Before the release, director Kamaleswar Mukhopadhyay opened up about the reason for selecting this story, his choice of actors, and his unapologetic political stand. Read on…
Kamaleswar Mukhopadhyay is all set with his new directorial work, Ektu Sore Boshun. Billed as a social satire, the film features Ritwick Chakraborty, Paoli Dam, Ishaa Saha, and others. Based on a story, Pashapashi, by eminent writer Bonoful, Ektu Sore Boshun will be released on November 24. Before the release, director Kamaleswar Mukhopadhyay opened up about the reason for selecting this story, his choice of actors, and his unapologetic political stand. Read on…
Why did you choose this story?
I read this story many years ago. It is a humorous story that delves into unemployment etc. In today’s Bengal, when I see the employment crisis and malpractices and corruption around government jobs, I think this story is relevant in today’s time. We contemporised the story and hence added more elements to it. It is a social-political satire. The humour that we used is very Chaplin-esque.
The film features a bunch of eminent actors…
When we decided to do the film, I realised that for this kind of comedy, we would need very powerful actors who are masters in physical acting as well as delivery. The actors are selected carefully. From Ritwick to Ishaa to Paoli and Loknath Dey, and others, everyone is brilliant in what they do. This is a film with an ensemble cast and yet each character is important.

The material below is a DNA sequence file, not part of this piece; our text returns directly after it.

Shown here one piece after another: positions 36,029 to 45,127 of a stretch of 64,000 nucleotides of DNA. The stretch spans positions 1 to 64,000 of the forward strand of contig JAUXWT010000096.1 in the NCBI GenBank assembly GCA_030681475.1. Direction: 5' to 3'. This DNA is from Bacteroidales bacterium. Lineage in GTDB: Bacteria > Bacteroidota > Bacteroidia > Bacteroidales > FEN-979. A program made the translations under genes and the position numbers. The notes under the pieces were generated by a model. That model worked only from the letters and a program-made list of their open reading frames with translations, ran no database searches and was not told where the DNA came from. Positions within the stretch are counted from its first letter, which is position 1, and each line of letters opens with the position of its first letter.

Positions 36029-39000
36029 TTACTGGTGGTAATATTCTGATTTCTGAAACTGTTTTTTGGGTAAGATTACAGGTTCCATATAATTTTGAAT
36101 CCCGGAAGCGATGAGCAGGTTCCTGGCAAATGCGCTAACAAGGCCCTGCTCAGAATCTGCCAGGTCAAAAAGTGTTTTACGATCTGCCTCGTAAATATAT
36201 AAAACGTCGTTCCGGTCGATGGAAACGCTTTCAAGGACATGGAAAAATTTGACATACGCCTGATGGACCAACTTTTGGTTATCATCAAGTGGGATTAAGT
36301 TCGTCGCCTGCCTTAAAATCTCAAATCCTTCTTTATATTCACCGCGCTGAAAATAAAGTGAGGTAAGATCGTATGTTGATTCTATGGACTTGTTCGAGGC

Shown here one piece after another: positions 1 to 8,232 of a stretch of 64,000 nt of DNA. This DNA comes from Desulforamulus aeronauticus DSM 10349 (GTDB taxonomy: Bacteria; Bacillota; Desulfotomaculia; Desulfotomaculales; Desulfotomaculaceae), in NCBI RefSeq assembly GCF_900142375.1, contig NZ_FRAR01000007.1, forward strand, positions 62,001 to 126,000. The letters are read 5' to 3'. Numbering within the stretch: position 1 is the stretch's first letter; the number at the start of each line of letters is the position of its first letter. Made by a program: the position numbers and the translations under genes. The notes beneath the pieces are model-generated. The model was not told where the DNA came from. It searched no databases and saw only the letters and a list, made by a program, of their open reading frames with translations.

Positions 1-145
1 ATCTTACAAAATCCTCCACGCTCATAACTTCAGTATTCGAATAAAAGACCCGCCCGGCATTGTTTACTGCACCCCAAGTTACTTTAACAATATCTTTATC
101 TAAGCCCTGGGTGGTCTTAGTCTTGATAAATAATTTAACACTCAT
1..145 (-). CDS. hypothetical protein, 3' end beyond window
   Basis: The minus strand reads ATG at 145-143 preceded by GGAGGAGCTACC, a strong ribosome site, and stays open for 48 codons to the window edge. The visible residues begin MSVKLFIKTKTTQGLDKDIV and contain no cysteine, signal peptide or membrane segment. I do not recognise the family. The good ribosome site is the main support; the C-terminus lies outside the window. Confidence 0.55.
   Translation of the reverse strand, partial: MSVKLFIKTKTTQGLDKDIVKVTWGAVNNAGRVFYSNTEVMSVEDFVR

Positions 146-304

If you are talking about unemployment, corruption around employment, etc in your film, you are directly challenging the state power. What if your film exhibition is disrupted? Did you consider that?
We all know that if you question power through your film, music, or writings, there will be challenges. However, given the situation in our state – the sad picture of unemployed deserving candidates taking to the streets, and the corruption allegations – it is uncomfortable to keep silent. If I would like to speak up, I would have to do it every day. Instead, I chose to make a film. I could have done a mainstream commercial film. I have done such films before. But this time, I chose a political satire. I can’t think of the hindrances now.
You have maintained a strong political stand in your career. Did you ever fear that your colleagues from the Bengali entertainment industry might not stand by you?
I maintain a warm and cordial relationship with all my colleagues – those with similar political views and otherwise. If someone wants to stay away from me that would be their problem and not mine. We all have a political stand. I have and all my colleagues have it too. Hiding it due to some social obligation makes no sense.